There are some commonly used built-in arrays in MATLAB.

>> Z = zeros(3,4)      
Z =                  % output             
       0  0  0  0          
       0  0  0  0
       0  0  0  0
>> N = ones(4,4)
N =                  % output
       1  1  1  1 
       1  1  1  1
       1  1  1  1
       1  1  1  1
>> E = eye(3)
E =                  % output
       1  0  0   
       0  1  0  
       0  0  1  

The command ‘zeros’ produces an array with all elements being zero. The size of the array is specified within the small bracket as – zeros(no_of_rows, no_of_columns).
Similar is the case for ones where all the elements are 1. The ‘eye’ command produces an identity matrix with an equal number of rows and columns specified in the input argument.
Note that within the input arguments of ‘zeros’ and ‘ones’ if you enter only one argument, it will generate a square matrix with an equal number of rows and columns specified in the argument.

Array Addressing/Indexing

We have discussed the concept of indexing in the previous section. You can go through it quickly for better understanding.

Indexing is a way of specifying the array elements. For example, consider the following vector V.

>> V = [12 9 0 2 -3 1 8 7];

If we wish to know what the 3rd element of the vector is? so that we can use it in some other array or perform some operation on it, what should we write in the command window? The answer is the following:

>> V(3)
ans = 
      0

So, the syntax for addressing/indexing an element is

value\_of\_the\_element = variable\_name\textbf{(}element\_position\textbf{)}

>> x = V(5)
x =                  % output
    -3
>> y = V(1) + V(5)
y =                  % output
    9
>> z = V(2)*V(5)
z =                  % output
    -27

Notice the small brackets () used for indexing. Whereas we used square brackets [] for creating arrays.

Multiple element indexing

Suppose you need to access the 4th to 7th element from the vector V in the above example. What should be the syntax? Have a look at the following examples.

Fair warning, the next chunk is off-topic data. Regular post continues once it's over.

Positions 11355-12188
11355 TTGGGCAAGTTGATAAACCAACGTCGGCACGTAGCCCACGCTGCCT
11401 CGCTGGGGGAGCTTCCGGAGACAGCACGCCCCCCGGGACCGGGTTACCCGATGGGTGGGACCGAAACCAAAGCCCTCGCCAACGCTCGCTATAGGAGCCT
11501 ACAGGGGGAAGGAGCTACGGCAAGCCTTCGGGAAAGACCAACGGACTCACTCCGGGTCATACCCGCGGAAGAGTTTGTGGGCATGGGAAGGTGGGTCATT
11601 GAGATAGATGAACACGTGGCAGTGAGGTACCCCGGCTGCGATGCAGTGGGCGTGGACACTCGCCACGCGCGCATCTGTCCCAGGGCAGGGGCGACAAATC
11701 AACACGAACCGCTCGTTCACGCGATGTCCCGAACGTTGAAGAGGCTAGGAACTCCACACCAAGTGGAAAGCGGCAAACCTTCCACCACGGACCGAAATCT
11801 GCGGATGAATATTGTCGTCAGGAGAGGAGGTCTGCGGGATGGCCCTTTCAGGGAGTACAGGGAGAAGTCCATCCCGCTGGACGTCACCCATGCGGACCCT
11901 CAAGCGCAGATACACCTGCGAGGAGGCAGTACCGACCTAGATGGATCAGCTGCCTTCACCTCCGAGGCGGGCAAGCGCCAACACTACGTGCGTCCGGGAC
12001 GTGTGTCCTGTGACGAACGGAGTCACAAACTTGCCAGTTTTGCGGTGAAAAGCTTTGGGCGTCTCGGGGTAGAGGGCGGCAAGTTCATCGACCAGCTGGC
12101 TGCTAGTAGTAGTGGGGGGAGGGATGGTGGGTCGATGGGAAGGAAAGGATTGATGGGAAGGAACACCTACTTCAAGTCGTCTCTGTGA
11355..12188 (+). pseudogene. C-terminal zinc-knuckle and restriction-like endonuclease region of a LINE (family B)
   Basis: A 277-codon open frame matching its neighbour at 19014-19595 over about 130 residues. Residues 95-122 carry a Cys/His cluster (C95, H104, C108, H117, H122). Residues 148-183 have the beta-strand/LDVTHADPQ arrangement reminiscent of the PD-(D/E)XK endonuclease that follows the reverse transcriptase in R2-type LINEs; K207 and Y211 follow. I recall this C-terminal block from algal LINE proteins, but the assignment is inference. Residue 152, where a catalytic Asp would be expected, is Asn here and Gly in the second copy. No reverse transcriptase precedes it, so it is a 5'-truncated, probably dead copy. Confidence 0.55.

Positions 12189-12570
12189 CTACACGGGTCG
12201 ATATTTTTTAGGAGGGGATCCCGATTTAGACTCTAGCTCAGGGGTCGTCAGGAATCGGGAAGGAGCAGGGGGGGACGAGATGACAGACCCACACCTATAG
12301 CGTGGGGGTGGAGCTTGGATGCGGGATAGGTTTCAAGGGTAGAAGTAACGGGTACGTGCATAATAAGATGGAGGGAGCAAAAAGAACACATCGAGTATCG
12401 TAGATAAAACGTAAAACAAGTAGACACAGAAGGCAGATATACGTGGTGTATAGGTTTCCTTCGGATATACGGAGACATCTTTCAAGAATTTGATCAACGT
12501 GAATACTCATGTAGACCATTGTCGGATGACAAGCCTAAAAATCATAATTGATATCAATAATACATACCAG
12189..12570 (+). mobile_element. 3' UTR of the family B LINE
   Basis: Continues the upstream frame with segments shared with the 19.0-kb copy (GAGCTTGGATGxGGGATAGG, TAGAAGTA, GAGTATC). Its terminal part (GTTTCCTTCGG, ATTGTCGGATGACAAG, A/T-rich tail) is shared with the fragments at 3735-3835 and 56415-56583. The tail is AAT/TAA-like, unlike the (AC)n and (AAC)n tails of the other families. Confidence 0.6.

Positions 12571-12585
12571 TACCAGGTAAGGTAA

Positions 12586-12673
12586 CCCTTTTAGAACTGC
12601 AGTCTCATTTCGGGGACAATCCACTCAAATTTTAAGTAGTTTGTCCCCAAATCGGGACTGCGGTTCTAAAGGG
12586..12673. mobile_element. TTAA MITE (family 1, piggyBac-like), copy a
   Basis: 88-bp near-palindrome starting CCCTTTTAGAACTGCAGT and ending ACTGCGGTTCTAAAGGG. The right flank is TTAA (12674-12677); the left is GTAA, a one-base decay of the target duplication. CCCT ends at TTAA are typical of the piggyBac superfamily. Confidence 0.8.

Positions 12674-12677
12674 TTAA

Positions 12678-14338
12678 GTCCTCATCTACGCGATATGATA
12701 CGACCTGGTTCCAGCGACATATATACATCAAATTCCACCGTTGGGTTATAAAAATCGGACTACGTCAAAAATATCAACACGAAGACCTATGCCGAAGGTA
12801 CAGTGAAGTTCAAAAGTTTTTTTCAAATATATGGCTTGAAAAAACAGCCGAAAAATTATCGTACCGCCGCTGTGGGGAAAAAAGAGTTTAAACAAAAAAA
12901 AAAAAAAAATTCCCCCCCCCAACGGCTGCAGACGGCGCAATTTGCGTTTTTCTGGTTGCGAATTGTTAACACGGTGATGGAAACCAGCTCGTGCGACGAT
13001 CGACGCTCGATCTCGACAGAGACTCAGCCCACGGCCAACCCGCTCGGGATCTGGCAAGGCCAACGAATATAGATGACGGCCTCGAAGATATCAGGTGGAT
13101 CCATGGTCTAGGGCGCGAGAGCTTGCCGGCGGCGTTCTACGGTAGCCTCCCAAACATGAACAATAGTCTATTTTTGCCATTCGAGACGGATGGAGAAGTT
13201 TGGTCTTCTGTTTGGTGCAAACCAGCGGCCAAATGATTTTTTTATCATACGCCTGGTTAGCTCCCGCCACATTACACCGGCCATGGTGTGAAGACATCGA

>> x = V(4:7)
x =                       % output
     2  -3  1  8
>> y = V(3:end)
y =                       % output
     0  2  -3  1  8  7

Matrix Indexing

There are two ways in which elements of a matrix can be addressed – Linear indexing & Subscript indexing. Linear indexing requires only a single parameter for indexing while subscript indexing involves multiple parameters. A (2D) matrix needs two parameters (one for the row and another for column) for indexing.

Linear indexing counts matrix elements column-wise. That is,  you start counting elements of the first column. After the end of the first column, continue the counting from the top of the second column and so on until you reach the last column.

Subscript indexing is relatively simple. You take any of the elements of the array and you find its position in terms of row and column number. The (row, column) pair would be the index of the element. In the case of the 3D array, an additional parameter- ‘plane‘ will be added. So the index of an element of a 3D array would be in the form of (row, column, plane).

The following examples illustrate the indexing methods for matrices.

>> M = [3 4 9 0 ; 14 9 25 1 ; 5 0 8 -3]
M =                                    % output
    3   4  9   0
    14  9  25  1
    5   0  8  -3 
>> M(1) % Linear Indexing
ans = 
      3
>> M(1,1) % Subscipt Indexing
ans = 
      3
>> M(5) % Linear Indexing
ans = 
      9
>> M(2,2) % Subscipt Indexing
ans = 
      9
>> x = M(2,1) - M(1,3)
x =                                    % output
    5
>> y = M(1,2) * M(3,4)
y =                                    % output
    -12

And the example of a 3D array indexing is as follows.

>> A(:,:,1) = [1 2 3 ; 4 5 6]; 
>> A(:,:,2) = [7 8 9 ; 10 11 12];
>> A(:,:,3) = [-1 -2 -3 ; -4 -5 -6];
>> A           
A(:,:,1) =                        % output
     1     2     3
     4     5     6
A(:,:,2) =
     7     8     9
    10    11    12
A(:,:,3) =
    -1    -2    -3
    -4    -5    -6
% indexing
>> A(4)
ans =
      5
>> A(2,2,1)
ans =
      5
>> A(8)
ans = 
      10
>> A(2,1,2)
ans = 
      10

Multiple element Array Indexing

The following examples illustrate the multiple-element array indexing.

>> M = [3 4 9 0 ; 14 9 25 1 ; 5 0 8 -3] 
M =                                       % output
    3  4  9  0 
   14  9 25  1 
    5  0  8 -3
>> M(1,:)  % 1st row, all columns
ans = 
      3  4  9  0
>> M(3,:)  % 3rd row, all columns
ans = 
      5  0  8  -3
>> M(:,1)  % All rows, 1st column
ans = 
       3  
      14 
       5
>> M(:,3)  % All rows, 3rd column
ans = 
       9
      25 
       8
>> M(:,end)  % All rows, last column
ans = 
       0
       1 
      -3
>> M(2:3,:)  % 2-3 rows, all columns
ans =
      14 9 25  1
       5 0  8 -3
>> M(2:3,[2 4])  % 2-3 rows, 2 & 4 columns
ans =
      9  1
      0 -3

You can try multiple array indexing for the 3D array also.

Variable Concatenation

Variable concatenation refers to the merger/joining of two or more arrays or merger/joining of one or a few elements to the existing elements of an array. For example,

>> A = [1 2 3 4];
>> A(5:7) = ones(1,3)
A =                                % output
    1  2  3  4  1  1  1
>> A = [1 2 3 4];
>> B = ones(1,3);
>> A = [A B] % Horizontal concatenation
A =                                % output
    1  2  3  4  1  1  1
% Matrix concatenation
>> A = [1 2 3 4 ; 5 6 7 8]
A =                                % output
    1  2  3  4
    5  6  7  8 
>> A(3,:) = 2:3:11